To accommodate non-real estate investments, the CDFI Fund should explore the reauthorization of the NMVC program to funnel investment to small businesses. Housed within the Small Business Administration (SBA), the program guarantees debentures of certified venture capital companies and offers matching grants for operational assistance provided to qualified businesses. Although the venture capital program has been largely dormant while the tax credit program has thrived, it retains the potential to help offset the unmet equity needs of businesses in underserved areas, as well as providing needed technical assistance.

With respect to the NMTC program, many venture capital companies remain on the sidelines, unable to work within the 7-year investment horizon and scared off by compliance challenges associated with short-term operating investments. However, venture capital investors are more flexible than traditional tax credit investors and have a higher risk tolerance. Under a reauthorized NMVC program, SBA debenture guarantees and matching grants for operational assistance would capitalize upon these strengths and encourage venture capital investment in non-real estate entities. It would also allow for transaction structures that permit participating venture capital companies to retain and leverage their flexibility and investment approach.

How To Do It

Multiple U.S. representatives and senators have co-sponsored legislation to reauthorize the NMVC program, but all have been unsuccessful. In addition to these political hurdles, there are also the financial and practical implications of shifting non-real estate investments to this reauthorized version to consider.

The appeal of a tax credit program like NMTC is that it requires little initial outlay from the government; rather, its cost is the opportunity cost of lost tax revenue. Eliminating non-real estate investments from the NMTC will lower the cost of program administration, realized through less time and expense required to review allocation applications and simplified compliance audits due to fewer types of permissible NMTC investments. The CDFI Fund will also save on administration costs by shifting responsibility for non-real estate investments to the SBA. However, reauthorization of the NMVC would require Congress to allocate a considerable amount of money to the SBA in a time of budgetary constraint. This reality must be considered, as well as the SBA's capacity to accommodate non-real estate investments previously covered by the NMTC program.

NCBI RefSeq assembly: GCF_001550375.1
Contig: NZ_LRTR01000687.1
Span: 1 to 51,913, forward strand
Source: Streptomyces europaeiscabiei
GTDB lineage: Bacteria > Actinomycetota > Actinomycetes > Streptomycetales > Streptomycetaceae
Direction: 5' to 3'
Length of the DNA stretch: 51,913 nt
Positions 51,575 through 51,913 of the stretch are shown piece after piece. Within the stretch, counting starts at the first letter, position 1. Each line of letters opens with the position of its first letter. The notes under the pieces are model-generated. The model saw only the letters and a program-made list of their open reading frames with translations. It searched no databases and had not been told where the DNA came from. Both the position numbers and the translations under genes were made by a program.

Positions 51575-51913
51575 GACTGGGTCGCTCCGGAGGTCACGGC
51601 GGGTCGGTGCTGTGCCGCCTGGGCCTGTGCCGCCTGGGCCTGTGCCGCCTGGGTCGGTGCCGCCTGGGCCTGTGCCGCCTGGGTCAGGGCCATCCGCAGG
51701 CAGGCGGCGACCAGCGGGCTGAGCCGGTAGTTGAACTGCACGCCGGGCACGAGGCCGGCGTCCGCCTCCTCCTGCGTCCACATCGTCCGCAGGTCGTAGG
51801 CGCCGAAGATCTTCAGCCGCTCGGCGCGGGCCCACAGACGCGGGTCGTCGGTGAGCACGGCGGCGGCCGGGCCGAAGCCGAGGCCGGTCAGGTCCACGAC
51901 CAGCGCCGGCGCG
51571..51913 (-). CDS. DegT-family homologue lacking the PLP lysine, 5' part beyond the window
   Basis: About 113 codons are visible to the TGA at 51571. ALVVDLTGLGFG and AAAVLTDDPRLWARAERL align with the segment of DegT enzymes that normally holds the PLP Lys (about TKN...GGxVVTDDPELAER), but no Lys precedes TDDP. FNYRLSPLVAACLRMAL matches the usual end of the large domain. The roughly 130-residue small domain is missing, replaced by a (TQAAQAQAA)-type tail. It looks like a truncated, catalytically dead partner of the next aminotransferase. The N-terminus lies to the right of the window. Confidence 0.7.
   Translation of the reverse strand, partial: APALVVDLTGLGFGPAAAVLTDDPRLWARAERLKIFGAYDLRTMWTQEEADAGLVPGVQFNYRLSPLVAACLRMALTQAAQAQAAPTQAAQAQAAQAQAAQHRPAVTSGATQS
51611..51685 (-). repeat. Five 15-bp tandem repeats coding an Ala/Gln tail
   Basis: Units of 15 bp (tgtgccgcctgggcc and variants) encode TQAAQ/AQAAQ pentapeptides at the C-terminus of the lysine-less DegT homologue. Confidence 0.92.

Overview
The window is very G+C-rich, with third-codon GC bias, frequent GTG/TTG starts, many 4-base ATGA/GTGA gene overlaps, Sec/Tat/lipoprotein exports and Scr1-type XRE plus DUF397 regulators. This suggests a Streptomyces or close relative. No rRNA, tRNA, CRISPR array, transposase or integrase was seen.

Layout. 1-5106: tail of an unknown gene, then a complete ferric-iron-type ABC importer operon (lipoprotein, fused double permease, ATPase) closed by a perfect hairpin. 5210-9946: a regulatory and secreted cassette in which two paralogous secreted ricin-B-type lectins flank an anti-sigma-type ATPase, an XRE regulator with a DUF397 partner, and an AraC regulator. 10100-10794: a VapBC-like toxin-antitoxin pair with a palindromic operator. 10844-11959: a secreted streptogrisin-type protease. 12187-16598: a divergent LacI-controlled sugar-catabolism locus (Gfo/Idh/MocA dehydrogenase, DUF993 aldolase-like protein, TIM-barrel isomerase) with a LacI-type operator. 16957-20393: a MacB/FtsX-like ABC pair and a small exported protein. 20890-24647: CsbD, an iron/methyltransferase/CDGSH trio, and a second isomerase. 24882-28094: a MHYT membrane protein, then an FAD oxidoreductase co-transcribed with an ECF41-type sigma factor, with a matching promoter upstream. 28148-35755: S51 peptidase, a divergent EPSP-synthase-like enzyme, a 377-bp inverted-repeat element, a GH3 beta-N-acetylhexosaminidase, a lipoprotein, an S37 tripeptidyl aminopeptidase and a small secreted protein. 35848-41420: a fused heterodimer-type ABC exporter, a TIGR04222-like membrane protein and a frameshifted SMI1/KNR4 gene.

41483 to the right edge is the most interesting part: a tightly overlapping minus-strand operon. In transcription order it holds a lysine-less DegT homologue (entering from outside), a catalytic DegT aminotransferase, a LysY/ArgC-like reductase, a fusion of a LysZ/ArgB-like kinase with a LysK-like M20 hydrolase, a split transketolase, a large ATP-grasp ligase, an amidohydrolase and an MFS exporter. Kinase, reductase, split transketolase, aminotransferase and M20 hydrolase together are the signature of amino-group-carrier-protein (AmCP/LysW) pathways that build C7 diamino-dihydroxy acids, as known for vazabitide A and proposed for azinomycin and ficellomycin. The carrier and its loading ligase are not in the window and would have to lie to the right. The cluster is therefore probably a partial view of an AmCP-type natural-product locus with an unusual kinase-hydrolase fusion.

Additionally, the CDFI Fund must evaluate relevant practical considerations. From an administrative perspective, the NMTC program can grandfather in non-real estate investments made by CDEs with current NMTC allocations and modify future applications to reflect its forward-looking pure real estate focus. The CDFI Fund and SBA must also assess whether SBA regulations governing the size of eligible businesses would eliminate any investments previously covered by the tax credit program, and change them accordingly. Also, this transition is likely to disproportionately affect CDEs established or controlled by nonprofit entities, since this segment makes the majority of its investments in business-related projects. Accordingly, the CDFI Fund may explore whether nonprofits can remain involved through partnerships with NMVC companies to provide additional funding or technical assistance within the NMVC program.

Lastly, the CDFI Fund and SBA can lobby Congress to ensure that any reauthorizing legislation includes language to align the geographic focus of the NMVC and NMTC programs so that both programs target the same communities. The language is already nearly identical, but precisely mirroring the geographic targets of these programs will enhance their ability to increase the frequency, concentration and scale of private investments in low-income communities and may even encourage end users to layer NMTC and NMVC investments on the same project.

Katie Codey is a graduate student at the University of Georgia in Athens, Ga. She is the winner of the 2011 Community Development Finance Competition, an academic research and writing competition sponsored by the Federal Reserve Banks of St. Louis, Atlanta, Dallas and Minneapolis, which was awarded at the Exploring Innovation conference.


  1. New Markets Tax Credit Coalition (NMTCC). (2010). The New Markets Tax Credit: 10th Anniversary Report. Washington, D.C., New Markets Tax Credit Coalition. [back to text]
  2. Government Accountability Office (GAO). (2010). New Markets Tax Credit: The Credit Helps Fund a Variety of Projects in Low-Income Communities, but Could Be Simplified. Washington, D.C.: United States Government Accountability Office. [back to text]

Bridges is a regular review of regional community and economic development issues. Views expressed are not necessarily those of the St. Louis Fed or Federal Reserve System.